"Whether the jurisdiction of the civil court is ousted in view of Section 133 of the Karnataka Land Reforms Act to decide whether an individual is a tenant or the joint family is the tenant of the disputed land the same being within the exclusive jurisdiction of the Land Tribunal?"

6.     We have heard the learned counsel appearing for the parties and perused the materials on record. It is pertinent to refer to Section 133 of the Act for a better understanding of the issue in hand. Section 133 in so far as it is relevant for the present case states:

"133. Suits, proceedings etc. involving questions required to be decided by the Tribunal:-1) Notwithstanding anything in any law for the time being in force,-

              i.        no civil or criminal court or officer or authority shall, in any suit, case or proceedings concerning a land decide the question whether such land is or is not agricultural land and whether the person claiming to be in possession is or is not a tenant of the said land from prior to 1st March, 1974;

             ii.        such court or officer or authority shall stay such suit or proceedings in so far as such question is concerned and refer the same to the Tribunal for decision;

            iii.        all interim order issued or made by such court, officer or authority, whether in the nature of temporary injunction or appointment of a Receiver or otherwise, concerning the land shall stand dissolved or vacated, as the case may be;

            iv.        ......"

It is clear from a plain reading of the aforesaid provisions of the Act, that no Court or any authority has any jurisdiction to decide whether a person claiming to be in possession is or is not a tenant of the disputed land and the sole authority to decide such dispute vests only in the Land Tribunal. A plain reading of Section 133 of the Act would make it clear that any questions concerning a land whether such land is or is not an agricultural land, and whether the person claiming possession is or is not a tenant of the land shall vest only on the Land Tribunal and no suit or proceeding etc. shall be entertained by any civil or criminal court. It would be further evident that even when a suit is pending on the said question, the Court shall refer such dispute to be decided by the tribunal for decision. Once a land tribunal decides the aforesaid question, the Civil Court cannot have any jurisdiction to decide the said dispute in a civil proceeding in view of Section 133 of the Act.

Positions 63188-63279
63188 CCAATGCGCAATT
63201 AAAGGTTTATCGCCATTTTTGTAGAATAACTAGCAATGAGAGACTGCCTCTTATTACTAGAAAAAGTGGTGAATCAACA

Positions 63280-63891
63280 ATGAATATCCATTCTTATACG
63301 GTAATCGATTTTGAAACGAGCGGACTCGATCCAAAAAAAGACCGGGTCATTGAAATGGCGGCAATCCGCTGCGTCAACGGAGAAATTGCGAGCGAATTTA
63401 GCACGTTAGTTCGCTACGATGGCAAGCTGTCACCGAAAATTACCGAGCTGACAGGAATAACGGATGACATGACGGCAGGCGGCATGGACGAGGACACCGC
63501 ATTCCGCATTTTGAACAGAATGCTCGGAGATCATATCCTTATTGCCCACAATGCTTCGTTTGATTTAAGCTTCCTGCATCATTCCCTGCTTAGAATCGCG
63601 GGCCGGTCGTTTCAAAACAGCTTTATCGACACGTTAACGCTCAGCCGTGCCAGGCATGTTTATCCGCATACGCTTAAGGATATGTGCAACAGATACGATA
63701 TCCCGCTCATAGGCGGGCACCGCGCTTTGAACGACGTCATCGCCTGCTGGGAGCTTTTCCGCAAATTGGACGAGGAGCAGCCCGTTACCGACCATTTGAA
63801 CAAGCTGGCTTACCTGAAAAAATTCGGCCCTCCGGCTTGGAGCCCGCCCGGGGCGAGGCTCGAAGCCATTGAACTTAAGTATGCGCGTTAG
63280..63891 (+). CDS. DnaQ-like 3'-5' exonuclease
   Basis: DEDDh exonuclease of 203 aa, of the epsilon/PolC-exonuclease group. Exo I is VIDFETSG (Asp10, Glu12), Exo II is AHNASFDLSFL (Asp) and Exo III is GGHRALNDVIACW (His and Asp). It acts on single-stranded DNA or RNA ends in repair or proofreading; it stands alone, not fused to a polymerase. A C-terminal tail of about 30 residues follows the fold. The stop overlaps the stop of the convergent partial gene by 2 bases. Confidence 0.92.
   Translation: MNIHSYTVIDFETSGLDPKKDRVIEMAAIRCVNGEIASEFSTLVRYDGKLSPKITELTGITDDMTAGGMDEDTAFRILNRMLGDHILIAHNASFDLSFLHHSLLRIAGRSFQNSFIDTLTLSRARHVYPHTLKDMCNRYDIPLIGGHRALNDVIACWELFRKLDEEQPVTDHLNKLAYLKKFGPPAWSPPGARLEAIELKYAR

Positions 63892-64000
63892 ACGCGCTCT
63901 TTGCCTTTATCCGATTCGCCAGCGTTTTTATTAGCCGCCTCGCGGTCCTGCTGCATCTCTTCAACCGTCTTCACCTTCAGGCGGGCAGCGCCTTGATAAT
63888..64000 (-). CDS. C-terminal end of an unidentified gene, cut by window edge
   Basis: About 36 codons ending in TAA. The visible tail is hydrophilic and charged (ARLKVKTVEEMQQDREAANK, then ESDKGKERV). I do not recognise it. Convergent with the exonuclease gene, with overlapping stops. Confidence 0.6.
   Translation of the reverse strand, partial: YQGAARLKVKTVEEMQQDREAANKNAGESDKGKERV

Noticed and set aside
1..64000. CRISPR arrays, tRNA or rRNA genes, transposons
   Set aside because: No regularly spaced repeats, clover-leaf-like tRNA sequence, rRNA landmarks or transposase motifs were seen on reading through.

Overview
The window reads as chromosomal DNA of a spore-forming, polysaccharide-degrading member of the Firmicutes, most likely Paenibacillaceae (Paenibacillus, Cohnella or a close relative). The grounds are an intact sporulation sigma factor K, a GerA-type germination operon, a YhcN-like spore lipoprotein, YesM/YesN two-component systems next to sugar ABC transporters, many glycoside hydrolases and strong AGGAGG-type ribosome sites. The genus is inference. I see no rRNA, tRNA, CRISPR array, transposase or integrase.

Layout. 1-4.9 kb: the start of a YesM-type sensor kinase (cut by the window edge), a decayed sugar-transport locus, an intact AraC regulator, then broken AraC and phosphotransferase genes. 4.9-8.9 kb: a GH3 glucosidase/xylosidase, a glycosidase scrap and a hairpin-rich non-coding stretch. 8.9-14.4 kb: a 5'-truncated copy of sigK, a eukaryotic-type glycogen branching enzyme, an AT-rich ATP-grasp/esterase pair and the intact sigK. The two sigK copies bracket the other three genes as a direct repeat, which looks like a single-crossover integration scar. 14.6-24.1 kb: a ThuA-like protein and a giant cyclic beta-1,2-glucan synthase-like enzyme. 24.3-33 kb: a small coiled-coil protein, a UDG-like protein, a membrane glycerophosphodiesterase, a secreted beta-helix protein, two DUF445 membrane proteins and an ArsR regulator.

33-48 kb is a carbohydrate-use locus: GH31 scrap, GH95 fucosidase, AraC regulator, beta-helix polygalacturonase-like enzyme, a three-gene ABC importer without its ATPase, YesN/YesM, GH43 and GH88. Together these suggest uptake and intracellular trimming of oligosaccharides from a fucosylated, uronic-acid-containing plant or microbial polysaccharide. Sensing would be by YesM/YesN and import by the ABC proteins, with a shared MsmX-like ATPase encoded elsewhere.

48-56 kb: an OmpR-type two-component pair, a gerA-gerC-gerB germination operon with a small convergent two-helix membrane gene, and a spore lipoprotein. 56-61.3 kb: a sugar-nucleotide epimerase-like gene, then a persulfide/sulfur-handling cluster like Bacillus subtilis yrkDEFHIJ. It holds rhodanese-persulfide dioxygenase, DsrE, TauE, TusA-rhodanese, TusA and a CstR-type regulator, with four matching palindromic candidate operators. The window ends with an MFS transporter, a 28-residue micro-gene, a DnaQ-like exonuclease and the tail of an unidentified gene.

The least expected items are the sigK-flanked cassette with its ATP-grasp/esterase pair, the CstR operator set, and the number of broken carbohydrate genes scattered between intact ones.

Furthermore, once a land tribunal decides the said question enumerated in section 133 of the Act, such decision of the Land Tribunal also cannot come under challenge before any civil court and if any order is passed by the civil court setting aside the decision of the Land Tribunal, such an order would be a nullity. If any consequential order is also passed by the civil court, setting aside the decision of the Land Tribunal and directing the possession of the disputed land to be delivered, it must be held that the said order was without jurisdiction and therefore a nullity. Therefore, we are of the view that the High Court fell in error by directing the order of remand to the first appellate authority to decide the said issue after it was decided by the tribunal which was uncalled for and was therefore liable to be set aside.

7.     A plain reading of the judgment of the High Court would clearly demonstrate that it had relied on the decision this Court in the case of Balawwa & Anr. vs. Hasanabi & Ors. (supra), in which this Court had held that inspite of the special jurisdiction under the Act, the jurisdiction of the civil court was not ousted after considering the reliefs claimed in the suit. In that decision this Court had noted that in the said suit the relief of partition was granted and it was that decree of partition, which was the subject matter of appeal in that case. In that context, this Court in paragraph no.7 observed as follows:

"Having examined the provisions of the Karnataka Land Reforms Act and the aforesaid two judgments of this Court, we have no doubt in our mind that the Civil Court cannot be said to be ousted of the jurisdiction, in granting the relief sought for. It is too well settled that when a Special Tribunal is created under a special statute and the jurisdiction of the Civil Court is sought to be ousted under the said statute, it is only in respect of those reliefs which could be granted by the Special 9 Tribunal under the special statute, the jurisdiction of the civil court cannot be said to be ousted.

8.     The learned counsel appearing on behalf of the respondents relied on this case before us also contending that the jurisdiction of the civil court could not be ousted and it could decide as to the title of the disputed land.

We cannot agree to this contention of the respondents. In paragraph no.8 of the aforesaid decision, this Court had observed as follows: